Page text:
StraightGrandmother = I am sure you are right.

  • http://musings.northerngrove.com/ Jarred

    Richard: Actually, no. What I was saying is that the first sentence struck me as rife with so much disingenuity, that it was difficult to maintain the motivation required to keep reading.

  • Richard Willmer

    Fair enough, Jarred.

  • http://lgbttraining.blogspot.com/ Anthony Venn-Brown

    “those who are highly pessimistic regarding change in sexual orientation appear to have assumed a categorical view of change, which is neither in keeping with how sexual orientation has been defined in the literature nor with how change is conceptualized for nearly all other psychological challenges”

    Reads like a lot of psycho-babble mumbo jumbo to me. Interesting that they turned the blame on the client in the end and not prepared to look at themselves.

  • Michael Bussee

    Sounds like NARTH is pretty sure they could do a better job than Exodus, if only they had the money:

    “NARTH remains highly interested in conducting such research, pursuant only to the acquisition of sufficient funding.”

  • http://beyondexgay.com Dr. Jallen Rix

    Cut to it NARTH, where’s all the happy hetero’s that once we flaming gays? Showing us your documented proof of “all the people” who have changed and the debate would be finished. As Dr. Ralph Blair has stated so adeptly, “The only people who think change is possible are the people who think change SHOULD be possible. That’s very suspicious.”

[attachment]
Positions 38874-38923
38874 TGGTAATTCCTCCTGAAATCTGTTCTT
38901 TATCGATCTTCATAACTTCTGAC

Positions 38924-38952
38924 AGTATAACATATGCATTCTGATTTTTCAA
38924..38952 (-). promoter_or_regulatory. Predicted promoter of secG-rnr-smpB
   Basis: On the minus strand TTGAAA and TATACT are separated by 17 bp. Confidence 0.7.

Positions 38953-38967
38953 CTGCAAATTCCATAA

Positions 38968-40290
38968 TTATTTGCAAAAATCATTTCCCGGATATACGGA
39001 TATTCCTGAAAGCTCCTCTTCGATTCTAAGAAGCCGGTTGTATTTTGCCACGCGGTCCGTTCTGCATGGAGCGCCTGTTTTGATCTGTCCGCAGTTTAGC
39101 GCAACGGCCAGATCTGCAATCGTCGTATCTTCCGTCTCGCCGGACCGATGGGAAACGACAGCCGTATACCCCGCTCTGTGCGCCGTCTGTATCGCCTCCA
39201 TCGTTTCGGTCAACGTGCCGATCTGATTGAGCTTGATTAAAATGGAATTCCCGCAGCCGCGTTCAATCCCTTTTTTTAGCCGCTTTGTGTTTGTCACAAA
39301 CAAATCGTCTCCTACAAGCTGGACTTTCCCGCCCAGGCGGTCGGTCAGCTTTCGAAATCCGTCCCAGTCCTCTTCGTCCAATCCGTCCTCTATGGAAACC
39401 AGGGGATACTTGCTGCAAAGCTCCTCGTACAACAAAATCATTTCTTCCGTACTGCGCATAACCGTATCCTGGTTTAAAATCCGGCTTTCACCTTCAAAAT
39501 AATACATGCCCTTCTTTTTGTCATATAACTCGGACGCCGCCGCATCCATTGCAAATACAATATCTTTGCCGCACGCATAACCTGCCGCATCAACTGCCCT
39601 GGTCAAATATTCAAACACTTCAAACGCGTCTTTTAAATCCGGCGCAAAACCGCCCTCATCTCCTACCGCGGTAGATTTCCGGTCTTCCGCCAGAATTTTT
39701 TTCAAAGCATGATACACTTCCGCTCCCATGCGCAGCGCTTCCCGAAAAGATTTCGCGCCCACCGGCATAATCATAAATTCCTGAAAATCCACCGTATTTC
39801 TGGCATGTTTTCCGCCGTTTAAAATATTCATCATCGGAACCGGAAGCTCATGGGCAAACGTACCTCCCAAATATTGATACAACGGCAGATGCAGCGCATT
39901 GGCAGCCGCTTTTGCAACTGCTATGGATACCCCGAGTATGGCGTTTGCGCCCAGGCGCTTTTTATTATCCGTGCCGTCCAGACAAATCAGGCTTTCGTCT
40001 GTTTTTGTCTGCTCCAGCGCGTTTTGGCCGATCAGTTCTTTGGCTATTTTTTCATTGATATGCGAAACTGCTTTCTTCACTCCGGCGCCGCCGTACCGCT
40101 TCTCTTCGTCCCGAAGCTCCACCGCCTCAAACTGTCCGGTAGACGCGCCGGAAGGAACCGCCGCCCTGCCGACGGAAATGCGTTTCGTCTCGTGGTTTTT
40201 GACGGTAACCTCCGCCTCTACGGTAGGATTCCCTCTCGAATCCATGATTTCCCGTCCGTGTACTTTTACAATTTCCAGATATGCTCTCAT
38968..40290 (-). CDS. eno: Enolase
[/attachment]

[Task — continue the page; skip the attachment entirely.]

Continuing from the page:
• Krissy

    A “continuum” of change for a continuum of human sexuality, how charitable of them. And what is the ultimate goal of this,but to make a gay man into straight marriage material. These mixed orientation marriages are terrible and how can a woman settle for a man who doesn’t love her romantically? Churches rely on Narths methods so that they can play matchmaker with the wrong 2 people.

  • Richard Willmer

    @ Anthony

    Very much my reaction … ‘psycho-babble mumbo jumbo’ indeed.

  • Michael Bussee

    Abandon ship. The “Reorientation Boat” is taking on water and sinking fast. Exodus admits that 99.9 % don’t change their sexual orientation and NARTH is downplaying its claims of change due to lack of funds. Maybe it’s time for the captain at Exodus to steer the boat in the direction Jeff Buchanan of Exodus laid out last year:

    “In no way shape or form is our message about trying to cure or do we try to promote that type of methodology or message… Exodus believes the opposite of homosexuality is not heterosexuality. It is holiness. We promote the belief that one can live a life that is congruent with their faith. That is our mission – period.” ~ Jeff Buchanan, Christian Post, 3/22/11

  • ken

    Dr. Jallen Rix# ~ Jan 30, 2012 at 6:53 pm

    “where’s all the happy hetero’s that once we flaming gays? ”

    they couldn’t tell you that, that would breach dr/patient confidentiality. As well as expose their patients to attacks by the hostile pro-gay activists.

    NARTH has 2 decades worth of experience in polishing their excuses and evasions.